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Slogging to Windward
by Chuck Merrell chuck@boatdesign.com

September 2000

IF there’s any hierarchy in the looseie, goosie world of do-it-yourself boatbuilding, the top spot probably belongs to those stalwart folks who, without ever having done it before, take on a boat project, actually finish it then jump in and make a significant voyage. ("Significant", by the way, doesn’t necessarily mean crossing an ocean, it can also be a father and son launching the dinghy they built in the garage together-sometimes those are the most significant voyages.)

So a couple days ago I was pickup trucking my way into the boatyard, trying to keep my take out Chicken Katsu’ on the seat and off the floor when a familiar figure stepped out from between two boats. I Slam on brakes, Katsu hits the deck, but I’m not upset because said figure turns out to be Jack Harding and I haven’t seen him since he got back from Hawaii. Jack spent ten years or so working on his Flicka that he bought in bare hull and put together in this yard and point of friendly pride used my boat shop through some of the project.

After completing a shakedown cruise through the San Juan’s, Jack then brought the boat back, equipped it for offshore and blue water. In April 1999 with his friend Don set off from San Diego and made it to Hilo, 2400 miles away in the respectable time of 22 days given the voyage was made in a boat with an 18-ft. waterline.

O.k., the intent of this month’s column is not to tell you all about Jack’s voyage. He’s done that by publishing the log of the trip on the Flicka Sailboat Home Page (The URL of which I’ve listed at the end of this column). Jack’s a good writer and humorous at times, so take a minute or two to read the seventeen pages and you can, in spirit anyway, go with him and Don as they go "awending" halfway across the Pacific.

The one thing I did want to do this month, though, was talk a bit about Harry Pidgeon, the quintessential backyard boatbuilder in an effort to establish a high-water mark that we "Weekend Wally’s" might want to shoot for. This seems to be a good time to tell about Harry’s life on the eve of the 2000 Port Townsend Wooden Boat Festival. Maybe you think this doesn’t apply if at the moment you’re only building something small but one never knows. Keeping a dream or two on the back burner is an admission that here’s always tomorrow-besides, I think that every movement needs a patron saint, so herewith I place Harry Pidgeon’s name in nomination. Do I hear a second?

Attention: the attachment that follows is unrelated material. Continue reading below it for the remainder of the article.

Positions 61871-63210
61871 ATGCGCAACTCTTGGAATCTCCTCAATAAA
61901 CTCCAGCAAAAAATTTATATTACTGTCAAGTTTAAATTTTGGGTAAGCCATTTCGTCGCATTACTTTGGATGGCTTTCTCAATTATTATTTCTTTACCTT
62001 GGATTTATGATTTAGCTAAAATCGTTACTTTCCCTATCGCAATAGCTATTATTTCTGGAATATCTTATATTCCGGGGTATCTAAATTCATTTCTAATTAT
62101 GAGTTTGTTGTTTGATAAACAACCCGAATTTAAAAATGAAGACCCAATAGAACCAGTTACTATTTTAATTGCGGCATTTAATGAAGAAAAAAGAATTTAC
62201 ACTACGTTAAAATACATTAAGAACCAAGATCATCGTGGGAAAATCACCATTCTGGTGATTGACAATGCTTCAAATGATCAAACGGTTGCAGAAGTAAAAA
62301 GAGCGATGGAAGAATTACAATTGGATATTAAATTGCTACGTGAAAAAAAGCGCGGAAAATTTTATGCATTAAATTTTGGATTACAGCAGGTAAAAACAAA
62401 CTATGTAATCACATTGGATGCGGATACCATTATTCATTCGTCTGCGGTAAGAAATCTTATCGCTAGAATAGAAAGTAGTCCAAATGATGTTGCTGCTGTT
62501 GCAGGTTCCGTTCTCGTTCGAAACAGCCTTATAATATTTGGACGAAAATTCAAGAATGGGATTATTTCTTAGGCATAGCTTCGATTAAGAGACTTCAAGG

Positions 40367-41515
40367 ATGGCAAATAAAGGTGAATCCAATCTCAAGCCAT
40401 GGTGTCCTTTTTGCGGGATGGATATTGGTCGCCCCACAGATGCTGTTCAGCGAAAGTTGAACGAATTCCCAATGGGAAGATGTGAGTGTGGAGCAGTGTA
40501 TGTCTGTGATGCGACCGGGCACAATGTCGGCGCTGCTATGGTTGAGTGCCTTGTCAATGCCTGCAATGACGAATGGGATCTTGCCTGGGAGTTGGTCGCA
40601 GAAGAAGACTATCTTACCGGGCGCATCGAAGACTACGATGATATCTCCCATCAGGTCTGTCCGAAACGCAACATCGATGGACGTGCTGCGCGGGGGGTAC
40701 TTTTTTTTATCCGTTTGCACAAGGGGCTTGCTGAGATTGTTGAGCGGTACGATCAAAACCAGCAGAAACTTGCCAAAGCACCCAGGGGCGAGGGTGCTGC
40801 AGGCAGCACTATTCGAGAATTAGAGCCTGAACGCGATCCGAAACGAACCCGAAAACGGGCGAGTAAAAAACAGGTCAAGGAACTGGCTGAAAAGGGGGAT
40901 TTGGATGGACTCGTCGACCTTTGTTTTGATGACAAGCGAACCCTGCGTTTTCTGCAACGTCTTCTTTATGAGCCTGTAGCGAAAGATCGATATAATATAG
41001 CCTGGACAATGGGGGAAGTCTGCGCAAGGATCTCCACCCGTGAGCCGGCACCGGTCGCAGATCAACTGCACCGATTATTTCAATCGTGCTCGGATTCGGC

The Neil Armstrong of the day was of course Joshua Slocum, because he was the first to circumnavigate the globe single-handed. Everyone always remembers firsts, but seconds, regardless of their quality are seldom household names, and that was true of Harry Pidgeon the second to girdle the globe alone-not once, but twice and half again. And, in my opinion, was a more interesting man than Slocum, probably more level headed and wholesome too. People who knew him have written that he was a humble, but intensely determined person, especially as he got older.

Born to the farm in Iowa in 1869, Harry never saw salt water until he was 18 when he left home and taking the "Go West!" advice, winding up in California, then to Alaska and again back to the family farm. There he built several boats including a houseboat, in which he floated the Mississippi for a year before returning to California to live, where he eventually became a photographer.

Even though he settled in the perfect climate of Southern California, he yearned to sail to islands, far, far away. The catalyst, so the tale goes, was when he saw and fell in love with the "build-it-yourself" plans for a design called Seagoer, which was fundamentally a stretched version of Thomas Fleming Day’s famous Sea Bird. Sea Bird was such a great success that Rudder commissioned the Naval Architect Frederick William Goeller, Jr. to draw a larger version, which became Seagoer.

islander.gif (9574 bytes)